Becoming a Techie

I took this picture of technology using my iPhone!

Real techies would be offended by my suggestion that I’m a techie (because I’m really not), but I’d like to become one. As a marketer today, I really have to become one. And I’m kind of enjoying my journey!

In undergrad–the mid-90s for me–and through my first seven years or so in the “real world,” I didn’t come across much technology. Aside from using a PC or Mac (didn’t know the difference until later!) for word processing and basic spreadsheeting, or playing Sega, I never dealt much with anything I’d consider technical. It was big news when I got a cell phone in 1998 or so, and I clearly remember our help desk guy at work suggesting I open a Yahoo account for personal e-mailing, because each and every e-mail sent or received through my work e-mail was read and manually approved by a compliance officer. Manually approved!

The Internet didn’t make much of an impact on me until about 1999, when my roommate and I would “Google” the names of guys we thought were cute (come on, don’t we all do this?). In a professional setting, my marketing communications team at work never even talked about websites or even web content, which is hard to believe. In 2001, when I started the marketing communications job that really launched my career, so to speak, most everything we did was print-based. We even used a slide projector to show presentations. Slide projector! Our designer worked with what I considered “technical stuff” to do her work, but it wasn’t until a few years later that search engine optimization, social media, e-mail marketing, online leads, e-commerce and other such concepts entered my everyday consciousness.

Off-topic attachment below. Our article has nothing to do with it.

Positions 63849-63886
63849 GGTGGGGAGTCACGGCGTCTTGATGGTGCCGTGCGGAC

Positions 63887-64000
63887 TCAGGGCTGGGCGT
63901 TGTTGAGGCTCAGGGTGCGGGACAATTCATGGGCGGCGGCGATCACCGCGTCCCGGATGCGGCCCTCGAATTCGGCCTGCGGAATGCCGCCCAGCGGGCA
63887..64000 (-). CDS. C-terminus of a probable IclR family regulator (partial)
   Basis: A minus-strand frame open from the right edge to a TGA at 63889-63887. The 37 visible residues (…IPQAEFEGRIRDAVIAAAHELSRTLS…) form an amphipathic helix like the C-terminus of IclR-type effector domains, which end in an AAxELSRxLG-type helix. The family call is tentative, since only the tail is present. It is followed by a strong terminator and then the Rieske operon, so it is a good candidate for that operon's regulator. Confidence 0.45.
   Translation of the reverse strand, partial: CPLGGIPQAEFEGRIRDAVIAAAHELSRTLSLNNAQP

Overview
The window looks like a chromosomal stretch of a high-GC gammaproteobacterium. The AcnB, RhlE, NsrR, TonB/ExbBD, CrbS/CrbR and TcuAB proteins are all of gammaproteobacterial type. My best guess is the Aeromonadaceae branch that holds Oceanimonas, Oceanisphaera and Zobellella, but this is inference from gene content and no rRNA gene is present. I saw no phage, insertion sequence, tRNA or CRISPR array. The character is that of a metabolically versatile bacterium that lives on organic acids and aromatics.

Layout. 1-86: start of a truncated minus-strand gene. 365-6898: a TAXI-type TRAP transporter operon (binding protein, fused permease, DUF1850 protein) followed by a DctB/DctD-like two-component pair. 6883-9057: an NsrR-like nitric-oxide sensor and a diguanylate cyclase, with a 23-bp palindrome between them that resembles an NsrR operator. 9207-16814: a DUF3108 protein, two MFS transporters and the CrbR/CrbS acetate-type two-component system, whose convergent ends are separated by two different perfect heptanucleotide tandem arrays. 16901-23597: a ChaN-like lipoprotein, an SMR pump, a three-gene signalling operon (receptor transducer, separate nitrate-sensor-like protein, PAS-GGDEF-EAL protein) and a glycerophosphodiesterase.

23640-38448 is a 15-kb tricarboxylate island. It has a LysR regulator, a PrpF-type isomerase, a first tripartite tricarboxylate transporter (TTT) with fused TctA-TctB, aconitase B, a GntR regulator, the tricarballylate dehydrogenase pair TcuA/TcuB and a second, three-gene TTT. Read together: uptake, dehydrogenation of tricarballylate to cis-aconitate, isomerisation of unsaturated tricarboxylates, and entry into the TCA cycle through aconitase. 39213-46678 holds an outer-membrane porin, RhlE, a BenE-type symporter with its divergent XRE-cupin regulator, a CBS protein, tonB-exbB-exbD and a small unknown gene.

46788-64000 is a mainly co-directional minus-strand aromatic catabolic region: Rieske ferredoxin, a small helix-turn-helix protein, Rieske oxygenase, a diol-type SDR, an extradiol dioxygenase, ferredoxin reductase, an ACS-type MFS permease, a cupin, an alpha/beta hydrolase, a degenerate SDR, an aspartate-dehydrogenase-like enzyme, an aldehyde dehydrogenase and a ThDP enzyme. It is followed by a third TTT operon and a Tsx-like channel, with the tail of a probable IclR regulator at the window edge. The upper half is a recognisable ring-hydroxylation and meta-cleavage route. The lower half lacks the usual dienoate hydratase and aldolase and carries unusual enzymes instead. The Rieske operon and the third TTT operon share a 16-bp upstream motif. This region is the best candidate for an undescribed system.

I attended grad-school from 2003-2006, so naturally a huge part of the program took place online. I even took some online courses! By 2007, I was personally involved with a massive website redesign at work, in which the heavy-hitting conversations about marketing and technology began. I started talking to programmers–they really do speak another language!–and became better acquainted with people in my IT department. (I went on to marry an IT guy, incidentally.)

SEO, SEM, content management systems, CSS, HTML, tweeting–terms like these and many, many more became part of my lexicon. Arguably, this happened about 10 years late compared to many of my counterparts, but that’s because I was never very interested in what happened behind the pretty webpages. To me, marketing was always writing, creating, coming up with ideas, communicating, selling…and it all took place on a piece of paper or within Microsoft Office. Hooking up a laptop to a projector was a feat!

Needless to say, I’m climbing a steep learning curve. It’s fun, though, and I’ve gotten lots of support. I’m doing some writing assignments for two different tech clients–and I really enjoy the subject matter. In working with potential clients for my marketing consulting business, I’m learning more than I ever thought I’d learn about web development and social media. I truly believe that for businesses (including mine) to be successful, they must have a fully-integrated web marketing plan–and the more I can learn about the back-end, the better.

And my daughter? Well, she plays with cords and remote controls, and watches her mommy work/play on her iPhone and laptop every day. Plus, technology is in her blood–daddy is an IT guy and mommy is becoming one, too.